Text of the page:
Many left-field electronic producers have moved away from their signature sounds to explore how their experimental music-making techniques work within the parameters of hiphop (Prefuse 73 and Pole come to mind), but they tend to fall short when it comes to actually getting the kids moving.
Montreal beatsmith Ghislain Poirier, however, has had much more success than most at linking his early otherworldly sounds with the futuristic sci-fi side of contemporary hiphop, dancehall and booty.
Working the late-night crowd in the basement of the Drake Friday night (courtesy of extended TIFF bar hours), he impressively balanced idiosyncratic remixes of recognizable hits with the more underexposed urban sounds of grime, Baltimore club, baile funk and West African hiphop. The music nerds could geek out to the obscurities, but the reworked club bangers kept the rest of the club on the dance floor.
It would be nice to see him play somewhere a bit edgier to a more discerning audience and with more bass on hand. If he can rock the somewhat random TIFF partiers, then I can only imagine the damage he could do to a crowd that actually knows what they're getting into.
It's hard to believe that the annual Harvest Festival, held Saturday night on a farm near Cobourg, is eight years old. Some things have changed over the years, but mostly the fest is still the strangely wholesome rural hedonist marathon that it's always been.
Arriving around sunset, we caught the end of a performance by the Zero Gravity Circus, a new addition this year. The circus was entertaining, but we were antsy for the music to start up again. Soon enough, all three areas were pounding out the beats, and by the midnight bonfire-lighting ceremony, people were already sweaty and excited - and a few partially nude.
Somehow, many were still dancing at sunrise and returned to the party later in the morning after napping in their cars and tents.
As in past years, the all-Canadian DJ talent wasn't really based around any big names or headliners. People come here year after year for the event itself rather than to stand around and watch a superstar cue up records.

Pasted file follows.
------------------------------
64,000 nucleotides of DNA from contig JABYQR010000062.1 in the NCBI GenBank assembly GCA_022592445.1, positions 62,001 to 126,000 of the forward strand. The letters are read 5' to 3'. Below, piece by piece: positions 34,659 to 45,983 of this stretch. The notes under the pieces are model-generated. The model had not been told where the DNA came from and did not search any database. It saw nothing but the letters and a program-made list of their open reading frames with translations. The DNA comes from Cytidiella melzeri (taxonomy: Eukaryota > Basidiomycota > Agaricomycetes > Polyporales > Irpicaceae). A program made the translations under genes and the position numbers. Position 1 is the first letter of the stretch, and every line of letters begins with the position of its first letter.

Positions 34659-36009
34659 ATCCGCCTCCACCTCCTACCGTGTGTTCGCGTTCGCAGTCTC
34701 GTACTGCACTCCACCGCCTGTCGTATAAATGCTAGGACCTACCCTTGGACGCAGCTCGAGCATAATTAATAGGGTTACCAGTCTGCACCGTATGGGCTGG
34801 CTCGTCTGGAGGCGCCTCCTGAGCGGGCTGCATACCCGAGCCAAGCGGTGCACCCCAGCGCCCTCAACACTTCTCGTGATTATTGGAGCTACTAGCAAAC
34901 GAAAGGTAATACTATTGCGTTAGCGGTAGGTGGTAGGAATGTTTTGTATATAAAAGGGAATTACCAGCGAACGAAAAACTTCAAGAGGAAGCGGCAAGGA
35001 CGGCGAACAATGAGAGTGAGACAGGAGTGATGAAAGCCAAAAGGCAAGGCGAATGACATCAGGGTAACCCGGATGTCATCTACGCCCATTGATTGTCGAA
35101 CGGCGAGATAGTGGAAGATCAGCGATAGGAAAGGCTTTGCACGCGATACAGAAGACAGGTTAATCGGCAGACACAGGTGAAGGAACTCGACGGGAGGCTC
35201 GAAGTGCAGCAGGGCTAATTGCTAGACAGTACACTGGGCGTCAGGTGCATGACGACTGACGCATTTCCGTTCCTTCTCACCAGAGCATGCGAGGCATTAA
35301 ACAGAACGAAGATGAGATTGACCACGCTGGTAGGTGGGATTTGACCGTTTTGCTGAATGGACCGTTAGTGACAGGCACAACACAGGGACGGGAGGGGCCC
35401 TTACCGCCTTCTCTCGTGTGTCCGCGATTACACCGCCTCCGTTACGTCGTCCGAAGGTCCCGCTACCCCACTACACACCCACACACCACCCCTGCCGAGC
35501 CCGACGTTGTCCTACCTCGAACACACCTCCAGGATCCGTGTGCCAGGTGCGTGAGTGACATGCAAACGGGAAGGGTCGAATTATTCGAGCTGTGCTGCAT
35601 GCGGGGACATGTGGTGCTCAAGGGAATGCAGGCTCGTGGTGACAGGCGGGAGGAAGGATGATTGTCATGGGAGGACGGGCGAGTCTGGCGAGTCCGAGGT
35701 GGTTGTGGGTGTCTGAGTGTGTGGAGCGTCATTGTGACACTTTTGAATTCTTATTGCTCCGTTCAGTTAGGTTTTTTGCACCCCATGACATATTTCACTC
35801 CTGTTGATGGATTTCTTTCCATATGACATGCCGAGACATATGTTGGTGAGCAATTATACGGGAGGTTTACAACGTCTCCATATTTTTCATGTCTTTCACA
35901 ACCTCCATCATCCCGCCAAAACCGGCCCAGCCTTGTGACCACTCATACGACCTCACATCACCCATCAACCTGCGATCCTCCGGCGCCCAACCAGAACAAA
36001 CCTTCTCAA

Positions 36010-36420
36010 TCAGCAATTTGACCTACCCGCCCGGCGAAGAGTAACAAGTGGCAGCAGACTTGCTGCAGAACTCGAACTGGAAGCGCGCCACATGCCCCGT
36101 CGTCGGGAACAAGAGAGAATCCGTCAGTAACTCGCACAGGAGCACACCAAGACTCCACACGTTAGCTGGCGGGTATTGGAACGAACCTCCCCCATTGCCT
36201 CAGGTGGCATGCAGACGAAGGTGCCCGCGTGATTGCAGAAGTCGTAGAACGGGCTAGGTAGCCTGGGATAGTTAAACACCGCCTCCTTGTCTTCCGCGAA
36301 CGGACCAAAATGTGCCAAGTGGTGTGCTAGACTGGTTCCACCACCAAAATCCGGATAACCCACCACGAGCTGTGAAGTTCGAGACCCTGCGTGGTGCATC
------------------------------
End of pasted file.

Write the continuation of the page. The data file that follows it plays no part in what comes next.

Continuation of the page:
It was another quality year for the festival and, despite a few minor setbacks, the vast majority of the changes have been positive: improved and plentiful porta-potties with sanitation stations to wash your hands, film canisters handed out to the smokers to store their butts in, better organization in the parking lot and a sizable but discreet and polite security staff and EMS team.
Return of Return To NYC
Checked out the most recent edition of Toronto's version of the Return To New York party at State Theatre Friday night, but was surprised at the strange vibe in the room - lots of standing around and looking uncomfortable, unusual for events promoted by AD/D.
AD/D's first foray into the local scene brought Arthur Baker's travelling electro-rock-house-new-wave dance party to town. The promoters have since established themselves more for their own events, so maybe their regulars were saving themselves for the Monday-night presentation of the Soulwax crew.
This particular evening involved two live performances - a sleepy laptop set of tech-house by Kate Simko that got little reaction and an aggressive and manic industrial-infused techno set by Motor , whom audience members either loved and hated - they were either up front and cheering or outside smoking and complaining.
Junior Sanchez and Joel Madden (of Good Charlotte) followed the DJ sets, but there wasn't much of a vibe.